A lot of the time, when people think of estate planning, they think of the older generation, and people that have been working for a while and want a plan for everything they have accumulated, and their final stages in life. If you have children, it’s never too early to talk to them about their plan themselves
Even though things are looking a little different for graduating seniors this year, families should still be preparing their 18-year-olds for what comes after high school. As legal adults, “kids” in this age range need to begin learning that their parents have a lot less (legal) responsibility than they used to.
While they’re still under your roof, start having conversations with your graduate about the important safeguards they should put into place before going out on their own or heading to college. An estate planning attorney can provide guidance in the following matters:
With you no longer their legal guardian, your child needs to decide who will manage their healthcare decisions if they’re unable to do so on their own. No one wants to think about worst case scenarios, but without a delegated healthcare proxy, the decision about who makes choices regarding your child’s medical matters may be left to the court.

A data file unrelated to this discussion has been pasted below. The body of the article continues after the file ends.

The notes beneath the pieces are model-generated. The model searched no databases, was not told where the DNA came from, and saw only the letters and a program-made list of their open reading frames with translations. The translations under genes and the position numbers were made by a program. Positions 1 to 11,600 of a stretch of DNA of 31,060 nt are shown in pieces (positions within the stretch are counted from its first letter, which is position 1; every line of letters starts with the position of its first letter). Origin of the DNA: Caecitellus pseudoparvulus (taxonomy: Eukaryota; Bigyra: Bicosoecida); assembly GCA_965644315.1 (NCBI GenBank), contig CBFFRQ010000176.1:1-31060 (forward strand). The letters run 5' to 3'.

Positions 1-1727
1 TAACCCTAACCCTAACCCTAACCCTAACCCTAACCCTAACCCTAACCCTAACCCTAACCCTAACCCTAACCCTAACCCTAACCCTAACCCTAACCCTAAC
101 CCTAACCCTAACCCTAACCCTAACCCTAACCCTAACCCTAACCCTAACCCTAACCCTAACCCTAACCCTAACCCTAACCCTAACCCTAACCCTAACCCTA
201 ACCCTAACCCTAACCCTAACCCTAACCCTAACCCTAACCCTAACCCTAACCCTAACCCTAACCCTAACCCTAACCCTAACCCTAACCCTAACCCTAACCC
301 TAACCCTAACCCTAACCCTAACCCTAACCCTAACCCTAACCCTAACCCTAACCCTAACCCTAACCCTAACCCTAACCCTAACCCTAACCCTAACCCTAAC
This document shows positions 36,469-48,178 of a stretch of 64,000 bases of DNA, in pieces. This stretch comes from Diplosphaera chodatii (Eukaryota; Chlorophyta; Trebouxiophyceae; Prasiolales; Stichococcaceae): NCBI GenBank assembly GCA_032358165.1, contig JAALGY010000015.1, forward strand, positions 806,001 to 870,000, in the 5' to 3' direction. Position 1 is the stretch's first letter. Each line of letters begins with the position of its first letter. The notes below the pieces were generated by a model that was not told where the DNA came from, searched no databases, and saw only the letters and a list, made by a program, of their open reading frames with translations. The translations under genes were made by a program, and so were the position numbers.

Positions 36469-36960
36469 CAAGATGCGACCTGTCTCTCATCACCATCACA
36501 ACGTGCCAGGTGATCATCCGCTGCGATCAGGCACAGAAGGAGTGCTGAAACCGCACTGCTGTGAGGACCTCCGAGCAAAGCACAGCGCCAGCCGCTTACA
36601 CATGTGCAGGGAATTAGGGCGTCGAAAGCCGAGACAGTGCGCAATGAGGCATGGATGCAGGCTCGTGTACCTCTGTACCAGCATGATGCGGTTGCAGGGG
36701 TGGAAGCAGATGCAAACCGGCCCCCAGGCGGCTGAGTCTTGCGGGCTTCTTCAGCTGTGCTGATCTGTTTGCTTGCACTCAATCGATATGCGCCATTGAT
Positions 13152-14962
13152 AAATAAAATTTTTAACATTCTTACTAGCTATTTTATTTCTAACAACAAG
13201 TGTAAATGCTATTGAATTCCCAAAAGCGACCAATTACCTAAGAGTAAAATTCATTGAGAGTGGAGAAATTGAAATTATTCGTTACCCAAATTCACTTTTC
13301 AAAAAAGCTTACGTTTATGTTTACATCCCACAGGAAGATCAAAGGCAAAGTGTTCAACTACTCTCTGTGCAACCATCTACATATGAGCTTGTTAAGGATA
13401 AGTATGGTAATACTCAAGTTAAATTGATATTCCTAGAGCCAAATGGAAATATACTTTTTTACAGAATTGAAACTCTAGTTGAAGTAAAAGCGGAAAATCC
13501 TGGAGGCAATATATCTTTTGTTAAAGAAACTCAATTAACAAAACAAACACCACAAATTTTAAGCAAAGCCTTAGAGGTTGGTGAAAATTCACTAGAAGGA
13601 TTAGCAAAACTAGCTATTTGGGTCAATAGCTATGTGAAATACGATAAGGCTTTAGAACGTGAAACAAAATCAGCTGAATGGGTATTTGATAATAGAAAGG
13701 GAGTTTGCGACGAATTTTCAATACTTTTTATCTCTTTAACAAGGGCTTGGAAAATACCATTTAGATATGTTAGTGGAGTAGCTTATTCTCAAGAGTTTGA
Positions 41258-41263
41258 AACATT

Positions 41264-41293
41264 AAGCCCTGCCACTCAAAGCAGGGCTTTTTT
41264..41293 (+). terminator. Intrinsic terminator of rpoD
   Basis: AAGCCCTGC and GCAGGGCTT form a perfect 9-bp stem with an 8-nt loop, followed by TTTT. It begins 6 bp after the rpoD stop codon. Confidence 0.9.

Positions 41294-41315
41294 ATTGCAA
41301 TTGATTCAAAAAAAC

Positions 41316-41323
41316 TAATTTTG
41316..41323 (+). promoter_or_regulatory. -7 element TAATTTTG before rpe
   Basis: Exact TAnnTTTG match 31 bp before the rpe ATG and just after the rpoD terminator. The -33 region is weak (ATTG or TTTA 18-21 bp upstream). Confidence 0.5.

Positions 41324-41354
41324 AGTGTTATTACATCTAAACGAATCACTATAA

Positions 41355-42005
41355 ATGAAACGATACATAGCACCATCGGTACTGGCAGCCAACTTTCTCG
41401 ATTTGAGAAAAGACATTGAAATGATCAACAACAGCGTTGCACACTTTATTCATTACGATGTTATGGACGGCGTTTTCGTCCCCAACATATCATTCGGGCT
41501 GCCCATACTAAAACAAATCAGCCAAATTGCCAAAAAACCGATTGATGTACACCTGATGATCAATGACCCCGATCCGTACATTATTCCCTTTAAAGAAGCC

On the topic of medical matters, once your child turns 18 his or her medical information will not be provided to you without consent. The HIPAA release is a medical form that designates who is allowed to receive information about an individual’s medical status when care is needed. You will face challenges in obtaining any medical updates about your adult child (including information like whether or not they have been admitted to a hospital) if you’re not named on their HIPAA release.
Power of Attorney
Similar to naming someone to manage medical issues, your child should ensure his or her financial matters are taken care of if he or she is unable to handle them, either due to mental incapacity or physical limitations. So, for example, it might make sense for you (or another trusted relative) to be named agent under your child’s power of attorney if he or she is traveling abroad for an extended period so that you can assist in managing things like financial aid, banking, and tax matters.
Your child is facing plenty of big issues at this time, but you can help by assisting in the preparation of these important documents. If you have questions, our estate planning attorneys are here to help.
Send questions/comments to the editors.